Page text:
• 8
    The Regulation of Hormones by the Brain
    The first of two lectures on hormones and behavior examines how the limbic system regulates the body through the release of many types of hormones. You review the nature of this regulation and the basic ways hormones work. x
  • 9
    The Regulation of the Brain by Hormones
    This lecture considers the converse of the brain's regulation of hormones, namely, the hormones' regulation of the brain. How can hormones change the function and even the very structure of the brain? A key point of this and the preceding lecture is to refute the view that hormones "cause" behaviors. x
  • 10
    The Evolution of Behavior
    The first of three lectures on the evolution of the brain and behavior reviews the mechanisms of evolution and then looks at the ways species can maximize through behavioral means the number of copies of their genes passed on to the next generation. x
  • 11
    The Evolution of Behavior—Some Examples
    You investigate how the evolution of behavior helps explain, and even predict, social behavior in numerous species that vary in how aggressive they are, whether they are monogamous or polygamous, and whether males participate in childcare, among other traits. x
  • 12
    Cooperation, Competition, and Neuroeconomics
    You review the evolution of competition and how the brain functions under different settings of competition. The formal analysis of such behavior, called game theory, is introduced and framed in both the context of the evolution of such strategizing and the sort of brains that can accomplish it. x
  • 13
    What Do Genes Do? Microevolution of Genes
    In this first of four lectures on the role of genes in sculpting behavior, you examine what a gene is and does. The main intellectual thrust of this module is to demonstrate the futility of the nature-versus-nurture debate when considering genes and the brain. x
  • 14
    What Do Genes Do? Macroevolution of Genes
    Evolution can be formally defined as changes in the function and distribution of genes in populations over time. But what exactly evolves in a gene on the molecular level? This lecture reviews what mutations are on that level and how they can affect behavior. x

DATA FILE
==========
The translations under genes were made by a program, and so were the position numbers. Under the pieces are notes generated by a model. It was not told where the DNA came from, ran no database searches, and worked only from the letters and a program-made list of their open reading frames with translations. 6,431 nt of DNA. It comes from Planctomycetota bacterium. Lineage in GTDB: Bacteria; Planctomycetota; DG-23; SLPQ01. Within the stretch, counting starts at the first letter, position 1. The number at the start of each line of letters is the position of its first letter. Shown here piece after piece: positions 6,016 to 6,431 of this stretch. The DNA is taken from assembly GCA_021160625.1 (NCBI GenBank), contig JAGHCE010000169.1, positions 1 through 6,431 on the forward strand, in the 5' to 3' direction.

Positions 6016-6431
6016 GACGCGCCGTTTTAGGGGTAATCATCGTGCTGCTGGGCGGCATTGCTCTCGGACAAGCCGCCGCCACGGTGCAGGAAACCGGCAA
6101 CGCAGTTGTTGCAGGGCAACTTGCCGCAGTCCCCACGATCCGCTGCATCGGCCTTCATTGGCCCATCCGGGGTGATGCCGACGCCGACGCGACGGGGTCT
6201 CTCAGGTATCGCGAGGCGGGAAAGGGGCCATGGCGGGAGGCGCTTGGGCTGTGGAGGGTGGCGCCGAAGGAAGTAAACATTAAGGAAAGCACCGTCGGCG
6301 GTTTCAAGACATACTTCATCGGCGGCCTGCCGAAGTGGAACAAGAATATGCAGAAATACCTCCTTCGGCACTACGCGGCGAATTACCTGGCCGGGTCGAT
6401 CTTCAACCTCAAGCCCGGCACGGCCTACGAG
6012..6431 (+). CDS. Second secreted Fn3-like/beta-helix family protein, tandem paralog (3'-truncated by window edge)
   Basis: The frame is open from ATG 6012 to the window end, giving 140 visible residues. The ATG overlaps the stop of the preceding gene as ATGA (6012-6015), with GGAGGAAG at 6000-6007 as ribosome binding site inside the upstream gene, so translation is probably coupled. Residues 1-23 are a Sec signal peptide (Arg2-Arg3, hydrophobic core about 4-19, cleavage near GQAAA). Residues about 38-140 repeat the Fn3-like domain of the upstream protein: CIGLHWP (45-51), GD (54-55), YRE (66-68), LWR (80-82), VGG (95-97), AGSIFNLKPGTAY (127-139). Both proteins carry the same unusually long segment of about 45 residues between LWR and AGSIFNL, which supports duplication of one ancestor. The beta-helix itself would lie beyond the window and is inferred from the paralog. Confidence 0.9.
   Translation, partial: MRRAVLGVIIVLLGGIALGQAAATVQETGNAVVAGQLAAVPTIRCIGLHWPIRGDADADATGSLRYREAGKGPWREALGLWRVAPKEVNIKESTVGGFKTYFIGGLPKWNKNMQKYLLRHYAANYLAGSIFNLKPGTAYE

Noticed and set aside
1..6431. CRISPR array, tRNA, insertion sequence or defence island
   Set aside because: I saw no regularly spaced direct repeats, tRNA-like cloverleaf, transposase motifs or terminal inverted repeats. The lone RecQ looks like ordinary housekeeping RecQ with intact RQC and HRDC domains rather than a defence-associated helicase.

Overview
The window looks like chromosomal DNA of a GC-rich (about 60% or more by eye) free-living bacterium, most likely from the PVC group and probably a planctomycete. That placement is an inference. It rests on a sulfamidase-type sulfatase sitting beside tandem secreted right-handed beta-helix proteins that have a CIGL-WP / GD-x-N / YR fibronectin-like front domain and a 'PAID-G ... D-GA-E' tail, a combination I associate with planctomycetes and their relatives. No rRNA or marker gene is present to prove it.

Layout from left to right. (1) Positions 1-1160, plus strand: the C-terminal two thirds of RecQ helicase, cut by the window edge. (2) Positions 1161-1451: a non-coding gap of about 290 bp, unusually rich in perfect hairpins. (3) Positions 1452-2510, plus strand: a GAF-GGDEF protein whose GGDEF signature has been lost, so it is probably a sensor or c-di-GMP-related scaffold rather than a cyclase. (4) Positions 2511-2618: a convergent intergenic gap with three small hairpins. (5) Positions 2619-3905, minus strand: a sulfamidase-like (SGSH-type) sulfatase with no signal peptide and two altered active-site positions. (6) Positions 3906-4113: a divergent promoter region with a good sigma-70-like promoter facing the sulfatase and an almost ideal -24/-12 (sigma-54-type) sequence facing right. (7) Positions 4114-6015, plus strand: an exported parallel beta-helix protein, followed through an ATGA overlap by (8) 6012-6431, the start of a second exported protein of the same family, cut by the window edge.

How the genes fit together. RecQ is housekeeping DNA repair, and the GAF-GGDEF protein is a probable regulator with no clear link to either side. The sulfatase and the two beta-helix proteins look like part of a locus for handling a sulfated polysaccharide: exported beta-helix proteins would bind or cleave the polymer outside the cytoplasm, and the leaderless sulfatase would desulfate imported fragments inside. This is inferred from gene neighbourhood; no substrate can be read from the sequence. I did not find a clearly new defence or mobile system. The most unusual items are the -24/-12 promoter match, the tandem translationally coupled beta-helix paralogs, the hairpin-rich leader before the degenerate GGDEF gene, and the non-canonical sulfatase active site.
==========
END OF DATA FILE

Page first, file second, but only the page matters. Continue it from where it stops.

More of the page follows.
• 15
    Behavior Genetics
    How can you tell when a behavior has a genetic component? This lecture introduces the field of behavior genetics, which seeks to determine the extent that genes explain qualities such as intelligence, aggression, or introversion/extroversion. x
  • 16
    Behavior Genetics and Prenatal Environment
    The basic premise of behavior genetics is that when research controls for environment it can reveal the effects of genes. This lecture shows that this is virtually impossible to do because genes and environment interact constantly, particularly in the realm of behavior. The lecture also explores the results of environmental effects on fetuses. x
  • 17
    An Introduction to Ethology
    This is the first of two lectures on ethology, the study of animals in their natural habitat, and insights about the human brain and behavior that can be gleaned from it. Here, Professor Sapolsky gives an overview of ethology, a discipline that developed to counter behaviorist psychology. x
  • 18
    Neuroethology
    This lecture explores neuroethology, the study of the neural mechanisms mediating the naturalistic behavior of animals. In particular, you look at how the functioning of the limbic system varies among species and how the human limbic system can be understood in that context. x
  • 19
    The Neurobiology of Aggression I
    The final module of the course applies the previous lessons to the study of aggression. In this lecture you explore the neural bases of aggression—first the neurochemistry of aggressive behavior, then its neuroanatomy, emphasizing the limbic system and the frontal cortex. x
  • 20
    The Neurobiology of Aggression II
    This lecture poses two questions: What environmental events can trigger the limbic system to exert aggressive behavior seconds to minutes later? And how do hormones modulate the sensitivity of the brain to those environmental triggers? You focus on the hormone testosterone. x
  • 21
    Hormones and Aggression
    The first part of this lecture explores how patterns of hormone exposure around the time of birth can influence adult patterns of aggression. The second part examines how genes may influence the neurobiology of aggression but never outside the context of strong environmental interactions. x
  • 22
    Early Experience and Aggression
    You look at the role of environmental factors in aggression occurring days to decades later. In particular, you examine the effect of reward and punishment, early experience and social learning, and the ways those experiences can shape the development of relevant parts of the brain. x
  • 23
    Evolution, Aggression, and Cooperation